-- John

Wednesday, January 26, 2011

Rust Hunting in Georgia - January Estate Sale

I managed to hit an estate sale last Friday and picked up a handful of tools. Someone in the family was a hobbyist woodworker - the largest piece of equipment was an older Shopsmith with a full compliment of accessories (bandsaw, etc) - there was also a European bench that was already long gone when I hit the sale (probably a good thing as I wouldn't have room for it anyway and they tend to be very pricey).

Most of the prices were reasonable to high (as usual) - I passed on a later model Disston handsaw at $10 and a few other tools, but did manage to pick up a set of Footprint cabinet maker screwdrivers - these are the flat haft type with oblate handles in beech. I also found a #15 SnapOn Phillips driver, a "Sears" marked grinding wheel dresser (appears unused), a rosewood handled putty knife (partial to those) and a Sargent hole punch (second of this type I've found). Most items were in the $1-2 range with $25 on the screwdriver set. Nothing real special here but all good user tools.

Footprint Bench Screwdriver Set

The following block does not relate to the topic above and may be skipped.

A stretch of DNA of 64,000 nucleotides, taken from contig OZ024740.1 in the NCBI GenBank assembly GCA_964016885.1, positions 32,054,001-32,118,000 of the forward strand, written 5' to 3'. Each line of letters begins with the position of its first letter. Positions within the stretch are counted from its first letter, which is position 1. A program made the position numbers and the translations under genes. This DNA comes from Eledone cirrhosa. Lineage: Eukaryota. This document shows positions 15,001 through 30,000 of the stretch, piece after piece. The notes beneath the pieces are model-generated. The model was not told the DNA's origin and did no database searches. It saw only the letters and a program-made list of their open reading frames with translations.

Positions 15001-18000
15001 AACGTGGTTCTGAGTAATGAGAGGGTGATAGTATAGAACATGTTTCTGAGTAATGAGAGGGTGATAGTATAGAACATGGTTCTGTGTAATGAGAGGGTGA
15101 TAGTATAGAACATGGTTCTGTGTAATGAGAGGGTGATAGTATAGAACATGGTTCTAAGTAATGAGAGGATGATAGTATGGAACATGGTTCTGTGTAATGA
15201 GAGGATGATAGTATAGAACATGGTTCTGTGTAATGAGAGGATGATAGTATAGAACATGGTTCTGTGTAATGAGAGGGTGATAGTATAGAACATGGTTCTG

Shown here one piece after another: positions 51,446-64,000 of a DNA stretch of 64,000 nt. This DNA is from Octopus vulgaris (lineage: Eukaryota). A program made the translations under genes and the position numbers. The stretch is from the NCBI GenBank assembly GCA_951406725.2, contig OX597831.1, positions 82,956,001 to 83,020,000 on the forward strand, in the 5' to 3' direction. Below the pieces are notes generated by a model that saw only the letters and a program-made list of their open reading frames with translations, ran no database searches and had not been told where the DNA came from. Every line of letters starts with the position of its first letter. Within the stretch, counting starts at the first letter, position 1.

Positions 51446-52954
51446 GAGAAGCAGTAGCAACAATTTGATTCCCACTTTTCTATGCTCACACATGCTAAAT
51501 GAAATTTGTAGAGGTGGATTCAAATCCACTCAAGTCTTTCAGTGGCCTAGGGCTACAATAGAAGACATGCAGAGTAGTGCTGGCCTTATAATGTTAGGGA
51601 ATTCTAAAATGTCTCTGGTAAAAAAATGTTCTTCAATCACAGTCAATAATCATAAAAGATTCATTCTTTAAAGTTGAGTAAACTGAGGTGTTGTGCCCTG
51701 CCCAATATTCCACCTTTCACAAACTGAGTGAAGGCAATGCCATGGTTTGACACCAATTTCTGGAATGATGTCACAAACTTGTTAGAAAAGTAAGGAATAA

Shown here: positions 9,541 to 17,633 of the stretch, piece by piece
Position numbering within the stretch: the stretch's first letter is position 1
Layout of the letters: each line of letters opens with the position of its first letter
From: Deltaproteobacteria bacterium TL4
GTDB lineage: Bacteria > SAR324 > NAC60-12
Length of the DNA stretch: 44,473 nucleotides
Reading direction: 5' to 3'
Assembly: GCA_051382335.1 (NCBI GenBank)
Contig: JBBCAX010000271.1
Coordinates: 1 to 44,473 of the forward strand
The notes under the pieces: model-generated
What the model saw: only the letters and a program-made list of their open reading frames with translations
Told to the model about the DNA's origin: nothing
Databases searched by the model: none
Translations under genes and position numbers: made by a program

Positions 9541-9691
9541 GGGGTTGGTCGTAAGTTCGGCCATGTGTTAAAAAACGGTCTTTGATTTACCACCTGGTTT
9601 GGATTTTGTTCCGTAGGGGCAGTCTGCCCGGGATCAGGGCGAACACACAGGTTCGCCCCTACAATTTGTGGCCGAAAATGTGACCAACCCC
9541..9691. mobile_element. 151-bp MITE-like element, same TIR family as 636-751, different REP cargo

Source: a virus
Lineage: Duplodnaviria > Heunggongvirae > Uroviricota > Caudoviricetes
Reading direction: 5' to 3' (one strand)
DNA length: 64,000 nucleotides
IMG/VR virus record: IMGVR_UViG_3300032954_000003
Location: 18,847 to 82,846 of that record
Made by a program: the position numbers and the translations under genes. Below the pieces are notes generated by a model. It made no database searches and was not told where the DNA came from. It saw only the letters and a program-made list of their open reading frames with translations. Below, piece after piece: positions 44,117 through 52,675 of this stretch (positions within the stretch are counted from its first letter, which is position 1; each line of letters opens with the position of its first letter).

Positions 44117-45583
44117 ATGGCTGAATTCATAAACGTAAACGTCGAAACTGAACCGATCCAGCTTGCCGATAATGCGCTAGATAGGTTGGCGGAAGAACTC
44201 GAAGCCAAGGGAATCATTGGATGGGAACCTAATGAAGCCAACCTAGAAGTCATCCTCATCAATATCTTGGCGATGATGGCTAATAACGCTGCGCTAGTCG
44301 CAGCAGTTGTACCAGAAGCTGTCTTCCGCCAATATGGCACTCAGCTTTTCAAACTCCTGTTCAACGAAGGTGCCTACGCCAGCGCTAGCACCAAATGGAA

Made in England

Snap-on SSDP102

Sears Grinding Wheel Dresser

Super Hyde Putty Knife

Sargent Hole Punch

Not too bad for a brief stop. In particular I've been thinking about a set of cabinet drivers so those are very welcome.

-- John

Saturday, January 15, 2011

GWA Field Trip to Makita Plant in Buford GA

On January 8, 2011 the Gwinnett Woodworkers Association made a field trip to the Makita plant in Buford, GA. We arrived about 8:00 AM to a brisk morning (this was before the snow/ice that hit Atlanta and locked up the city for a week).

I knew that the plant existed and I believe the club may have visited it many years in the past, however this was my first trip so I wasn't sure what to expect. There's an interesting "Makita Workshop" room where all their current hand tool line is on display - I was especially impressed by their "beam saw" - basically a circular saw with a blade large enough to cut timbers for timber framing (wish I had gotten a good photo of it - I want one!).

Our hosts were very cordial and offered up donuts and coffee (you can see the empty box in the photo above). There was a separate table with many of their more common hand tools in "cut-away" form (love stuff like that):

The main demonstration and classroom is in an adjoining room - there were so many in attendance that we filled that room and over-flowed back into their Workshop (I took these snaps through the door):

The talks centered around some of Makita's award winning technology (batteries and their most recent brushless motors). In the next room we got to try out many of the tools (driving screws, etc into wood) - I think they gained many converts to battery tools from our group:

One of the things I really like about the GWA are these field trips as they allow us to view and experience woodworking related subjects that we would normally only see in photos (like these) or in video. I think everyone had a great time.

-- John